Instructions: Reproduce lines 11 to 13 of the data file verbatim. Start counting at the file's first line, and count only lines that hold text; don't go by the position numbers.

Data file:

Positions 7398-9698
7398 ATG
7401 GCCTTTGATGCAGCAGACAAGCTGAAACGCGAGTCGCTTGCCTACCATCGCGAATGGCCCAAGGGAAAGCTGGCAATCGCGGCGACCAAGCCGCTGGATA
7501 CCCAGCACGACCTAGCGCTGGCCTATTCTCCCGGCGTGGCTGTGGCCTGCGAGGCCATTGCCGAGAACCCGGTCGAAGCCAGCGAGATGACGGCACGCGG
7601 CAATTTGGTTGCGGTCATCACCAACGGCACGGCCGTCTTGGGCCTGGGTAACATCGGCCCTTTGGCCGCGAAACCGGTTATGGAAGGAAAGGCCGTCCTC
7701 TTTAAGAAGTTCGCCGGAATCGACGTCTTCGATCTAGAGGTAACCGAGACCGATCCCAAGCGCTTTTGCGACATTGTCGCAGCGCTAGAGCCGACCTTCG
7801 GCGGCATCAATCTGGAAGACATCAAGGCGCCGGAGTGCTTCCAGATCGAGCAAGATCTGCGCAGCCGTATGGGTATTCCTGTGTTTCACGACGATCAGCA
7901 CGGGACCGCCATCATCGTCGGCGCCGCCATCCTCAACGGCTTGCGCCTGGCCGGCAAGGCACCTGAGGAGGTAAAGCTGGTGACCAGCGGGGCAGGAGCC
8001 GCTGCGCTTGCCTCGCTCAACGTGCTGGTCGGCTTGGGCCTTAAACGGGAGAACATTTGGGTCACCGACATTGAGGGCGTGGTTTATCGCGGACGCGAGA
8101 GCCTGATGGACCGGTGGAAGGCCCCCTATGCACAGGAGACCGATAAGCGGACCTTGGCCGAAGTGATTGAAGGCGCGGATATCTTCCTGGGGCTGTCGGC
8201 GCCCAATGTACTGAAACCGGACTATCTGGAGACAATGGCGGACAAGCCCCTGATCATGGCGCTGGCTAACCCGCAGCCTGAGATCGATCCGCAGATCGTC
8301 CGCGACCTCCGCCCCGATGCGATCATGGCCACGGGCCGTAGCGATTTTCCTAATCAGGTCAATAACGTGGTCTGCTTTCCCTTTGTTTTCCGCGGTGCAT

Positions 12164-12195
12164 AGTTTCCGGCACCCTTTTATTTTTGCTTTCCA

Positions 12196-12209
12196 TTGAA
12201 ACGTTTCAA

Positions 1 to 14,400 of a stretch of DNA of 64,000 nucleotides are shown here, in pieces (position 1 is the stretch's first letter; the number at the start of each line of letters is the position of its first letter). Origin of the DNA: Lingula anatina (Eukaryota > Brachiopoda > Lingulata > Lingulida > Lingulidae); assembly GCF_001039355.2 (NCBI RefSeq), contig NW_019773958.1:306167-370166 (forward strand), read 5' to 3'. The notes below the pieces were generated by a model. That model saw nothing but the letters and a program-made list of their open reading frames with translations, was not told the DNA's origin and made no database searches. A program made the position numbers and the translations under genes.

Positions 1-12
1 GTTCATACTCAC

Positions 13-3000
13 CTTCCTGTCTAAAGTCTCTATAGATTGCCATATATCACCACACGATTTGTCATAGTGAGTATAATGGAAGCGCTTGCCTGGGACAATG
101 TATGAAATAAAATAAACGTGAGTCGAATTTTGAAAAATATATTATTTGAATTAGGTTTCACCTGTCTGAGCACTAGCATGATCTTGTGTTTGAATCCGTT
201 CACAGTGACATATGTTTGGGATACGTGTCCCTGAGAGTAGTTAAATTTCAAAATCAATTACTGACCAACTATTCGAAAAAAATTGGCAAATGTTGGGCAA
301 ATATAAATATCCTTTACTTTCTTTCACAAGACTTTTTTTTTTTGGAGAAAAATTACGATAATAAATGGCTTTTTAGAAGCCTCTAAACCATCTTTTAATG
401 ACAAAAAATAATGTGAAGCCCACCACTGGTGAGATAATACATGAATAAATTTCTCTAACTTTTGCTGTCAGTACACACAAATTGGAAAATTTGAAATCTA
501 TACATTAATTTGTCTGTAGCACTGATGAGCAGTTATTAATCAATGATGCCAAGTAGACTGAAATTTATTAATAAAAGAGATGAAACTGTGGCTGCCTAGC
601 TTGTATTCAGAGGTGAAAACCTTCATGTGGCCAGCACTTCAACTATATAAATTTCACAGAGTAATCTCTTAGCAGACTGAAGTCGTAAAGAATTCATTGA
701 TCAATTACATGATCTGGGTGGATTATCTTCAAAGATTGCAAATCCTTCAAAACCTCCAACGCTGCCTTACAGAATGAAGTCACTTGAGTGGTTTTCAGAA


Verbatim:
8201 GCCCAATGTACTGAAACCGGACTATCTGGAGACAATGGCGGACAAGCCCCTGATCATGGCGCTGGCTAACCCGCAGCCTGAGATCGATCCGCAGATCGTC
8301 CGCGACCTCCGCCCCGATGCGATCATGGCCACGGGCCGTAGCGATTTTCCTAATCAGGTCAATAACGTGGTCTGCTTTCCCTTTGTTTTCCGCGGTGCAT

Positions 12164-12195